The second passage appears in the chapter titled “To Colorado.” With virtually no formal education, Pemba arrived in the U.S. at age 19. On his way to learning English, he befriended American alpinists at the Colorado Mountain Club who asked him to lead a climbing trip to Nepal. This led him to launch an international adventure company, combining alpine excursions with traditional Sherpa culture. Pemba understood that by bringing Westerners to the Himalaya, he could create economic opportunities for Sherpas. At the same time, he saw how Westerners were deeply affected by their experiences in Nepal. He began to see that perhaps he was doing important cultural work by bridging worlds. In 2000, Pemba realized a lifelong dream of building a bridge across the treacherous Dudh Koshi River, providing easy access to schools and markets for people in his hometown of Sengma. This project would become a metaphor for his entire life’s work.
Tell us about creating this book. What influences and/or experiences informed the project before you actually sat down to write the book?
The biggest experience for me was the trip I made to Khumbu to meet Pemba’s friends and family members. I got to see where he grew up as a child, including the house he lived in. Family and community are important in Sherpa culture, and so I was fortunate to meet many Sherpas and experience the culture intimately. The grace and good cheer of Sherpas I’ve met, both in Nepal and in Colorado, have to be considered among the biggest influences in writing the book.
I also brought a lot of my own experience to this project. My writing career revolves around themes of nature, backcountry adventure, and the environment. My third book, “The Way Home: Essays on the Outside West,” features wilderness experiences involving river running, backcountry skiing, backpacking, and fly fishing. The essays use backcountry experiences as occasions for reflection on such topics as nature and culture, conservation, and the human relation to the wild. “Bridging Worlds” addresses all these themes. The Khumbu region faces enormous environmental challenges of water quality, deforestation, and sanitation. This is something we address in the book.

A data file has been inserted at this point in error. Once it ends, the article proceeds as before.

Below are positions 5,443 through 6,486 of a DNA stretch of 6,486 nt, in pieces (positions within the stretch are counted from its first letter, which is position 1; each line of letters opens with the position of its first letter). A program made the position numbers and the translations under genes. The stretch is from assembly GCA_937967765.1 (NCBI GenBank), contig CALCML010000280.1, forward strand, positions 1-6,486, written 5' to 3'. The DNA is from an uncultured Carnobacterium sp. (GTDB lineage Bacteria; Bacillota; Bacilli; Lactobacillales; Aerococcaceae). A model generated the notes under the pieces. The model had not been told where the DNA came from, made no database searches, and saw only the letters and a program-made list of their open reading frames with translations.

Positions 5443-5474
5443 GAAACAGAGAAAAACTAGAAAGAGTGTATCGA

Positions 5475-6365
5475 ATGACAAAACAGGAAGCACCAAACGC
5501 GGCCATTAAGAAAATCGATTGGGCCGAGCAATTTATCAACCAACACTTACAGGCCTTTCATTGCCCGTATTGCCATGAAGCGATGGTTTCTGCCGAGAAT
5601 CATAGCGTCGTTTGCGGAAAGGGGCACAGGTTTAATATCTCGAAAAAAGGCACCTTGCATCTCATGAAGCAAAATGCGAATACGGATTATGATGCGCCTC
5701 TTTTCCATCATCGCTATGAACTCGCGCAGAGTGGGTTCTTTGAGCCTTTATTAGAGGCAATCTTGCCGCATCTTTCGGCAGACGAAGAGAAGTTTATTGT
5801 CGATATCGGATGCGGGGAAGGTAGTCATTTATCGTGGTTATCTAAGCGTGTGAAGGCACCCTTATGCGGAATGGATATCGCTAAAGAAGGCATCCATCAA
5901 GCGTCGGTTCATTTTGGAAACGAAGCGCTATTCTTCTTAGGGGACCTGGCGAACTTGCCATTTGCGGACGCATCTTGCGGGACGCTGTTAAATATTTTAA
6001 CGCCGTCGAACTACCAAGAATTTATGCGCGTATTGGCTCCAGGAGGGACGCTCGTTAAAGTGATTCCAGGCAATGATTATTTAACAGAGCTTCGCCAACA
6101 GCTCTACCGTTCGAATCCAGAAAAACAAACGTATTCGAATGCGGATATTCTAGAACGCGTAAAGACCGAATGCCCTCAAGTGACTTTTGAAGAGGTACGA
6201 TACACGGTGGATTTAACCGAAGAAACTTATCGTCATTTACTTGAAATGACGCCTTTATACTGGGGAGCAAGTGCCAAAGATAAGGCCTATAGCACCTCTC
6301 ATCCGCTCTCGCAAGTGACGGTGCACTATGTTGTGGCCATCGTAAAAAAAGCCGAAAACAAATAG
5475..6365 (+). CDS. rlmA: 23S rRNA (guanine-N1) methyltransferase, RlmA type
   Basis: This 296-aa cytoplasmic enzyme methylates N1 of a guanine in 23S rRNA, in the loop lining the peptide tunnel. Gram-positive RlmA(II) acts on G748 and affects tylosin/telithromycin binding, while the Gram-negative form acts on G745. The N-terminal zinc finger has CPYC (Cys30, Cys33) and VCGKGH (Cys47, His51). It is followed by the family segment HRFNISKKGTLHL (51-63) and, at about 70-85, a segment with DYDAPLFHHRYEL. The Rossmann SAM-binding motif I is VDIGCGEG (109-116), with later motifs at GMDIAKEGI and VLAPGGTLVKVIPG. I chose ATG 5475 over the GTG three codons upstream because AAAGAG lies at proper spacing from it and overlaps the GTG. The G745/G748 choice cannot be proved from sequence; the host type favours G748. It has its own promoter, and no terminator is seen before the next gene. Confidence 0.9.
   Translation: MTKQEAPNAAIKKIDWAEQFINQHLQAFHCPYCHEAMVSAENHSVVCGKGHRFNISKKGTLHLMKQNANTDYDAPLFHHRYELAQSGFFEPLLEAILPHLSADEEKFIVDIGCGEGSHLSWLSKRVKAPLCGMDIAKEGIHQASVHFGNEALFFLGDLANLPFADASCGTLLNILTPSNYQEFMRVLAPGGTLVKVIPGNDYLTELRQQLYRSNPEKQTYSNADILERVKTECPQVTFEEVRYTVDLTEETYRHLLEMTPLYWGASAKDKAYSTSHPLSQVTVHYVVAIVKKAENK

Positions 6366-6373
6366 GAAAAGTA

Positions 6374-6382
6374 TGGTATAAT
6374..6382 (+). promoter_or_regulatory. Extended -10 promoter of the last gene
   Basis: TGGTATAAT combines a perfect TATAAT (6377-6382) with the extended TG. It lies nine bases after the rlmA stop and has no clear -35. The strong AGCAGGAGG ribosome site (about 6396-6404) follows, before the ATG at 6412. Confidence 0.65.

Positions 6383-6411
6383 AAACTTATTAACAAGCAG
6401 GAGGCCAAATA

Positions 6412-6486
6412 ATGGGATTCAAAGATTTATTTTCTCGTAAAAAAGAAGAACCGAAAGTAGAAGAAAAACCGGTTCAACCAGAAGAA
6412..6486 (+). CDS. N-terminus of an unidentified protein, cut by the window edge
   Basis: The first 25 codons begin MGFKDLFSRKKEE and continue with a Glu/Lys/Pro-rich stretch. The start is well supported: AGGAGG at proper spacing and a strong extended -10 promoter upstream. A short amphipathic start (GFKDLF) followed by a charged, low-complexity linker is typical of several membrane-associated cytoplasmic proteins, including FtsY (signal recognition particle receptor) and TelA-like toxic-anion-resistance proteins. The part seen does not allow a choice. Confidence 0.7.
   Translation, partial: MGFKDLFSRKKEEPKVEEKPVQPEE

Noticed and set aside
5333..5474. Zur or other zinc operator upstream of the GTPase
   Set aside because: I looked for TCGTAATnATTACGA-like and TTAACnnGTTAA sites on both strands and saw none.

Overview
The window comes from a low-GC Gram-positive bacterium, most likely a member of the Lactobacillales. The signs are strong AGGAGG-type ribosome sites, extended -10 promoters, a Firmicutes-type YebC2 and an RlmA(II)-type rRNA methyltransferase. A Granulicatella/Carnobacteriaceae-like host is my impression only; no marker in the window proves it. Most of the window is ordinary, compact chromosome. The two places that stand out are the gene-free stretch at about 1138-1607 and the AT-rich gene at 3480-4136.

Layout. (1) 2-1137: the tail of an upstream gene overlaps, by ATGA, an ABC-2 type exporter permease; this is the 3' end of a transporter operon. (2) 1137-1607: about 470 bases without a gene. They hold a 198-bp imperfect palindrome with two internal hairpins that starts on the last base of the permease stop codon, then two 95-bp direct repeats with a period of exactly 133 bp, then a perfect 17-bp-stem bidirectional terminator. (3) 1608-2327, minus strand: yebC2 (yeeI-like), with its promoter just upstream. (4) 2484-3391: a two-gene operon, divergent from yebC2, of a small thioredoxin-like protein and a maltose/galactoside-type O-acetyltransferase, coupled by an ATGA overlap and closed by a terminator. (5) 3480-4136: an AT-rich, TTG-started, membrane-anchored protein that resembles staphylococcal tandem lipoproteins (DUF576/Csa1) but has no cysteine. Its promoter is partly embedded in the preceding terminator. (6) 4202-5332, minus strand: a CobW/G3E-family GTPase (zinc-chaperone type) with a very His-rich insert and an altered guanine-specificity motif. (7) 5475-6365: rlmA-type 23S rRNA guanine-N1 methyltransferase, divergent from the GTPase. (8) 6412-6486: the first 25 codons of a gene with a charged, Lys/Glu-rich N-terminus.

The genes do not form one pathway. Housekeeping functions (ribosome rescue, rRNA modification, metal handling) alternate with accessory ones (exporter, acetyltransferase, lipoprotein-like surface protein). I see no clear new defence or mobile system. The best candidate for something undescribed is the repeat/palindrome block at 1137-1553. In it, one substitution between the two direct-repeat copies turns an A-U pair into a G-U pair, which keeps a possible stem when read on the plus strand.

Once you began writing, did the story take you in any unexpected directions? If so, how would you describe dealing with a narrative that seems to have a mind of its own?
I wouldn’t say this story veered in any unexpected directions to the point that it developed a mind of its own. Early in the process, Pemba and I sketched out a structure, which we followed for the most part.
Having said that, there were moments when I asked Pemba to provide details from certain parts of his life. Some of these memories turned out to be quite compelling: the American client who suffered a climbing accident and was cared for by Pemba’s family in Sengma, his mother’s visit to the U.S., the tragic disappearance of his cousin during the Nepalese Civil War. In a book like this, a writer has to be on the lookout for any and all material that might contribute to the overall story. Anecdotal material certainly added color to our book, providing a nice balance with the historical and cultural information.
Ever since Tenzing Norgay and Edmund Hillary became the first climbers to summit Mount Everest in 1953, Sherpas have been recognized around the world as the fabled inhabitants of the Himalaya. Rarely, though, has their story been told in their own words. This book provided an opportunity to do that. I encouraged Pemba to share his opinion on a range of topics, from the Everest expedition industry to corruption in the Nepalese government to life in America. Pemba occupies an exceptional place, walking in two completely different worlds. As such, he brings a unique perspective to both. I believe this is one of the defining characteristics of the book and one of its most enduring qualities.